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Publication numberUS5276240 A
Publication typeGrant
Application numberUS 07/962,997
Publication dateJan 4, 1994
Filing dateOct 16, 1992
Priority dateOct 18, 1991
Fee statusLapsed
Publication number07962997, 962997, US 5276240 A, US 5276240A, US-A-5276240, US5276240 A, US5276240A
InventorsRichard B. Timmons, Wen-Long Jang, Yigong He, David J. Houpt, Jr.
Original AssigneeBoard Of Regents, The University Of Texas System
Export CitationBiBTeX, EndNote, RefMan
External Links: USPTO, USPTO Assignment, Espacenet
Zeolite-nickel catalyst
US 5276240 A
Abstract
A novel catalytic process involving complete hydrodehalogenation of halogenated aliphatic hydrocarbons in the presence of a hydrogen donor and a modified zeolite catalyst has been developed. The process is operated in a continuous flow mode and reaction products consist exclusively of hydrogen halide and hydrocarbons. The relative ratio of paraffins to olefins to aromatics obtained in the product distribution is a strong function of the ratio of hydrogen to reactant and the space velocity and temperature employed. The catalyst employed is a nickel metal modified shape selective zeolite that takes advantage of the hydrogenolysis ability of nickel and the acidic-shape selective properties of the zeolite.
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Claims(17)
What is claimed is:
1. A process for complete hydrodehalogenation of an aliphatic or alicyclic halogenated hydrocarbon to form a nonhalogenated hydrocarbon product, comprising contracting said aliphatic or alicyclic halogenated hydrocarbon in the gaseous phase with an elemental nickel-containing zeolite catalyst in the presence of a hydrogen donor at a temperature of about 300 C. to about 500 C.
2. The process of claim 1 wherein the aliphatic halogenated hydrocarbon comprises a brominated, fluorinated, or chlorinated compound.
3. The process of claim 1 wherein the hydrogen donor comprises hydrogen, water or methanol.
4. The process of claim 1 wherein the hydrogen donor comprises water and hydrogen.
5. The process of claim 1 wherein the hydrogen donor is hydrogen.
6. The process of claim 1 wherein the catalyst is a nickel-containing ZSM-5 zeolite catalyst.
7. The process of claim 6 wherein the catalyst contains from about 1% to about 35% nickel metal.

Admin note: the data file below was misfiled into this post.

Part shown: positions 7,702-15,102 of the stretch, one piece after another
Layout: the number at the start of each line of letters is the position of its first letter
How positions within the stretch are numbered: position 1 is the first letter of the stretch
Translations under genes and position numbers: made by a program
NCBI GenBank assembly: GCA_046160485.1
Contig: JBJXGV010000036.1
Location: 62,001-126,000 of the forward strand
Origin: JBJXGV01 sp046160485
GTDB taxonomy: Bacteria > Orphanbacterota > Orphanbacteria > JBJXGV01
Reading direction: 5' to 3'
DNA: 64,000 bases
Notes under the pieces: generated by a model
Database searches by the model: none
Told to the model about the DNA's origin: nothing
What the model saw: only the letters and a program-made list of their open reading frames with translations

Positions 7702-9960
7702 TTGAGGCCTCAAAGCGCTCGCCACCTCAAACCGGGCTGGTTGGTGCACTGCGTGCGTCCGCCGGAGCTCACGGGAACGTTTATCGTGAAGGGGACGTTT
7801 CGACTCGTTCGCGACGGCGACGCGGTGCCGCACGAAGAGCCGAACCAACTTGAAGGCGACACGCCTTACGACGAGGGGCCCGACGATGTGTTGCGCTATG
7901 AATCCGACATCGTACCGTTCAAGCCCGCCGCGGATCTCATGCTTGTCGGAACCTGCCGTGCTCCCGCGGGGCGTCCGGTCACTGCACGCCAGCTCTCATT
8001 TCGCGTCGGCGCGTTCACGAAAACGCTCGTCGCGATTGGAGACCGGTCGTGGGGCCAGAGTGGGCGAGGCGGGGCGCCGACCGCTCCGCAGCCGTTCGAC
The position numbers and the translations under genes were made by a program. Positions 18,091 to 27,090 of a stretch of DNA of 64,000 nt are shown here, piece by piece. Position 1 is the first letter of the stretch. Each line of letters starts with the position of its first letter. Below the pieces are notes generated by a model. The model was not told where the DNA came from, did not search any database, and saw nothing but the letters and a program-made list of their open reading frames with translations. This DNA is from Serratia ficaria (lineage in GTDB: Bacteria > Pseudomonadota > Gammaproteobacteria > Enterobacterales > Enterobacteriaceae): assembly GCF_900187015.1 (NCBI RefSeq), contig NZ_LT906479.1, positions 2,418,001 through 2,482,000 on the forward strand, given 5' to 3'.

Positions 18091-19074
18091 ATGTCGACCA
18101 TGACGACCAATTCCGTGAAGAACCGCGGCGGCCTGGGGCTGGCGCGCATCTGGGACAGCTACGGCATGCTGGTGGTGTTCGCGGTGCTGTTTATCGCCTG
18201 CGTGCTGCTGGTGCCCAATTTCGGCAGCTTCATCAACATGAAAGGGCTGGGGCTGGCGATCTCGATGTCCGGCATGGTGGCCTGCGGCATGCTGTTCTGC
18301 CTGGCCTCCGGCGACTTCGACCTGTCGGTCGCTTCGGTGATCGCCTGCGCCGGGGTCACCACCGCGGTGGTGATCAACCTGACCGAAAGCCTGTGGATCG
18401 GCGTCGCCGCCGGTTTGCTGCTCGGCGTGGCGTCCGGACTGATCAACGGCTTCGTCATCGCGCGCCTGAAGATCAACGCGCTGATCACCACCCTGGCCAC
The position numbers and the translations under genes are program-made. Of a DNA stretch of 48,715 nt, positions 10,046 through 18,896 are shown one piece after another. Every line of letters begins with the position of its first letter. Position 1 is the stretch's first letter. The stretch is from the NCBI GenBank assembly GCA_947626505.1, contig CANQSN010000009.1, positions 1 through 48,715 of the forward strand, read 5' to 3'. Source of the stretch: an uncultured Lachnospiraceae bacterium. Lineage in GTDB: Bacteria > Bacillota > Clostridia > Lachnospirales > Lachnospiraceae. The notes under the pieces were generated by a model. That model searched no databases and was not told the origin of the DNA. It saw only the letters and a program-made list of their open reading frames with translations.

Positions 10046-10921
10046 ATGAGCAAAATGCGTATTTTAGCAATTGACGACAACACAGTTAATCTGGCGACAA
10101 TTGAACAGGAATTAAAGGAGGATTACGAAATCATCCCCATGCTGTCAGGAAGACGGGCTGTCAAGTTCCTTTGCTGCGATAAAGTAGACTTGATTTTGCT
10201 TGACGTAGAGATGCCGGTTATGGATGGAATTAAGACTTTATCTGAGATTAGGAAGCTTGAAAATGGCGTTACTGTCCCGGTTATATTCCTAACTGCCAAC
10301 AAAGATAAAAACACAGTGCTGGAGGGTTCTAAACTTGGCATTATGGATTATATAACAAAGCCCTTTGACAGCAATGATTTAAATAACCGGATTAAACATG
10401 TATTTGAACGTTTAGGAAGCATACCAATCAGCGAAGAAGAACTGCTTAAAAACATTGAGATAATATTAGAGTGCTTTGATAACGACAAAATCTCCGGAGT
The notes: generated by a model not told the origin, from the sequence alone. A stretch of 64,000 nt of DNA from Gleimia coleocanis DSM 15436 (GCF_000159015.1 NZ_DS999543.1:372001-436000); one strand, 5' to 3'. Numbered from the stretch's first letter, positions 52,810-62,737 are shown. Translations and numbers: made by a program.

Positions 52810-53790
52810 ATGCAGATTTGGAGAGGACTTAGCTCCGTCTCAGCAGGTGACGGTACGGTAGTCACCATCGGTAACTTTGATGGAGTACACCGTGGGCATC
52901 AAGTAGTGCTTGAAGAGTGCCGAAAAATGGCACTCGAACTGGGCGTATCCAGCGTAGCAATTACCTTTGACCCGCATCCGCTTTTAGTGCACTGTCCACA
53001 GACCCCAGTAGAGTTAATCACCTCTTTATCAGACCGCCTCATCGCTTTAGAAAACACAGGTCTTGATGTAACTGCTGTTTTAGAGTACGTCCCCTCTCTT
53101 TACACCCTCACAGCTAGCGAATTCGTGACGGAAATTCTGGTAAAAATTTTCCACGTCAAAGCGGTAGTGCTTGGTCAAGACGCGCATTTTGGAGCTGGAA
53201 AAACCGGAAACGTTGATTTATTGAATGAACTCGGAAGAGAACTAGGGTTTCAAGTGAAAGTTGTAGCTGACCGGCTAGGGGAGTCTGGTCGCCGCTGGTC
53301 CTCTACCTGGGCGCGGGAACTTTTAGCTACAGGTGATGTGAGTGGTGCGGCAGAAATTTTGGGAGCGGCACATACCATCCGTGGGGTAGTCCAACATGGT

8. The process of claim 6 wherein the catalyst contains from about 10% to about 20% nickel metal.
9. The process of claim 1 wherein the hydrodehalogenation is initiated at a temperature between about 350 and 400 C.
10. The process of claim 9 further comprising lowering the reaction temperature to about 325 C. after initiating the hydrodehalogenation.
11. The process of claim 1 wherein the aliphatic halogenated hydrocarbon comprises at least 2 chlorine atoms.
12. The process of claim 1 wherein the halogenated hydrocarbon comprises trichloroethane, trichloroethylene, dichloroethane, dichloroethylene, dichloromethane, trichloromethane, tetrachloromethane, tetrachloroethylene or dibromoethane.
13. The process of claim 1 wherein the aliphatic halogenated hydrocarbon is a perhalogenated hydrocarbon.
14. The process of claim 13 wherein the perhalogenated hydrocarbon comprises a fluorinated hydrocarbon.
15. The process of claim 14 wherein the fluorinated hydrocarbon is trichlorotrifluoroethane.
16. The process of claim 14 wherein the temperature is about 425 C. with a 10% Ni/ZSM-5/Al2 O3 catalyst at WHSV of about 0.99 hr-1 and a hydrogen to catalyst ratio of about 30 to 1.
17. The process of claim 13 wherein the aliphatic halogenated hydrocarbon is tetrachloroethylene.
Description

This is a continuation of co-pending application Ser. No. 07/778,735, filed on Oct. 18, 1991, now abandoned.

BACKGROUND OF THE INVENTION

1. Field of the Invention

The invention relates to a catalytic process for complete removal of heteroatoms from heteroatom-containing aliphatic hydrocarbons using a nickel-containing zeolite catalyst and is particularly suited for hydrodehalogenation of polyhalogenated compounds. The process is characterized by high conversion efficiencies without rapid catalyst deactivation. Ratios of paraffinic and aromatic products may be altered by modification of reaction conditions.

2. Description of Related Art

Various heteroaliphatic compounds are widely used commercially and industrially as solvents or reactants in the production of plastics, herbicides and other products. Unfortunately, many of these compounds are toxic and have posed significant problems in disposing of waste and residual material.

Present methods of disposing of toxic materials, particularly low molecular weight chlorinated liquid compounds, are not satisfactory. Landfills are inadequately protected against runoff or leakage into underground water supplies. Incineration frequently does not provide complete breakdown and in fact may produce other toxic compounds which are discharged into the atmosphere. Moreover, complete combustion of some compounds often requires high temperatures to obtain desired efficiency, resulting in high expenditure of energy.

Among the most common waste products are haloorganic compounds, including chlorinated hydrocarbons. There have been efforts to Develop efficient processes for removing one or more chlorine atoms from these compounds, especially the volatile chlorinated organics. A proposed alternative to incineration is biological and chemical waste conversion. In one example, chemical destruction of tetra- and trichloroethylenes in solution was achieved by reductive dechlorination with sodium naphthalenide (oku and Kimura, 1990). Another example of chemical destruction is the high-temperature gas phase reductive dehydrochlorination of chloroform and 1,1,trichloroethane by direct reaction with molecular hydrogen (Chuang and Bozzelli, 1986).